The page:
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Normally gardeners might expect an article on chrysanthemums to be written in the fall, because that is the season when three-quarters of them are sold and planted. This gardener, however, thinks that spring is a better time to plant any perennial, including mums.

Gardeners often are disappointed by the plant's inability to survive winter. Fall-planted mums are usually container-grown in loose artificial soils, and their root balls are well stuck together when removed from the pots.

These root-bound plants don't have a chance to root into garden soil before winter, and their chances of surviving winter are greatly diminished.

Unknown to many gardeners, mums also can be purchased in spring. They come in flats, packs and small pots, and usually the plants are in bloom so gardeners can get an idea of their fall color. Those not in bloom will be tagged with colored pictures.

Plant these young seedlings any time in May or early June, and they will be thoroughly established by fall. Their chances of winter survival are much better.

Select varieties not only by their color but also by their time of bloom. Early bloomers will color in late August, midseason varieties color in mid-September, and late bloomers hold off until October.

Gardeners should get enough plants to put on a good fall show. Plant three, five or more plants 18 to 24 inches apart in a spot that could benefit from fall color. The spot should get at least half a day of sun, but the more the better; quality will be much better in full sun.

Garden soils must be well-drained, and a little 5-10-5 fertilizer should be worked into the soil before planting. Side dressing a bit of fertilizer around plants in midsummer also can help.

Some sources suggest fertilizing until the buds show color, yet this gardener wonders whether by stopping fertilization in July, plants might go dormant more easily come winter. This might result in hardier plants.

Perhaps one reason that mums don't have nearly the popularity that they had years ago is their need to be pinched several times a season. New varieties tend to grow better-shaped plants than their ancestors, but pinching still is required.

Usually, small mum plants already will have been pinched once, or flowers have naturally "pinched" plants at spring purchase. By mid-June, however, gardeners should prepare for a pinch.

This process starts when new shoots have reached heights of four to six inches. Using the thumbnail and index finger, remove at least an inch, probably closer to two or three inches, of the growing tip.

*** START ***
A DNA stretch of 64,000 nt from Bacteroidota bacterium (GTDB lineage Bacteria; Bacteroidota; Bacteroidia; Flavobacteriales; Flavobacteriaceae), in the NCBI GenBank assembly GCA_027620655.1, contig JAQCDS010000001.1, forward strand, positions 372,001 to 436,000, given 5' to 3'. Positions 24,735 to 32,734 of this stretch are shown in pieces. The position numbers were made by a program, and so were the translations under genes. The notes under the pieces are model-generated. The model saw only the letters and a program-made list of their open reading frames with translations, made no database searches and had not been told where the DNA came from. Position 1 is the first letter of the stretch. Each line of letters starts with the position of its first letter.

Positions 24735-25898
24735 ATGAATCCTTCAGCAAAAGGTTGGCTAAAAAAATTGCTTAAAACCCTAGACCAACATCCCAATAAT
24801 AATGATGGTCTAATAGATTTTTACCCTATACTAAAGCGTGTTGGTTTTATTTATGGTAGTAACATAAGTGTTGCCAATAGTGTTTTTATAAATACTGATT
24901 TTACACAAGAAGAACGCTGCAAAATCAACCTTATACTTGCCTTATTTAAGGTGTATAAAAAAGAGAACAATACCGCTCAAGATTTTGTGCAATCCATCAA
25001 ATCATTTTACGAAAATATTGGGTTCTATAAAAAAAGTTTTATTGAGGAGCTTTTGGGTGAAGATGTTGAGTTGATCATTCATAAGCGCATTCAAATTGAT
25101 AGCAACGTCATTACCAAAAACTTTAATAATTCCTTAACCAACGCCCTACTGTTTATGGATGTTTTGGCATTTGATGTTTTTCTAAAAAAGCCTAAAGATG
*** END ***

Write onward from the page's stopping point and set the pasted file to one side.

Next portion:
The plant will respond by branching and sending up new shoots that should be pinched again when they reach three to five inches in height.

The last pinch in our area should be no later than July 15, perhaps even closer to the Fourth of July. Gardeners will notice that some varieties have already begun to bud at the last pinch. Pinch anyway, they'll be OK.

The rounded plants of reasonable height are now ready for their fall show. Leave the tops on the plants until spring growth appears, and mulch in late November with straw, wood chips, pine needles or other similar material to make these the hardiest mums you've ever planted. Gardeners should be able to enjoy them for several seasons.

Canada geese control

It wasn't too many years ago that it was relatively rare to see Canada geese in Western New York. Now they are a nuisance in some areas, and consumers, governments and other groups are looking for ways to repel them.

A product recently approved by the Environmental Protection Agency called methyl antranilate and produced by PMC Specialties Inc., Cincinnati, Ohio, might prove to be a great repellent. To my knowledge, this product is not yet legal in New York State, and a timetable for its availability is not known.

For answers to your gardening questions, send a self-addressed, stamped envelope to Ken Brown, in care of the Features Department, Buffalo News, P.O. Box 100, Buffalo, N.Y. 14240. Brown is a horticultural consultant.

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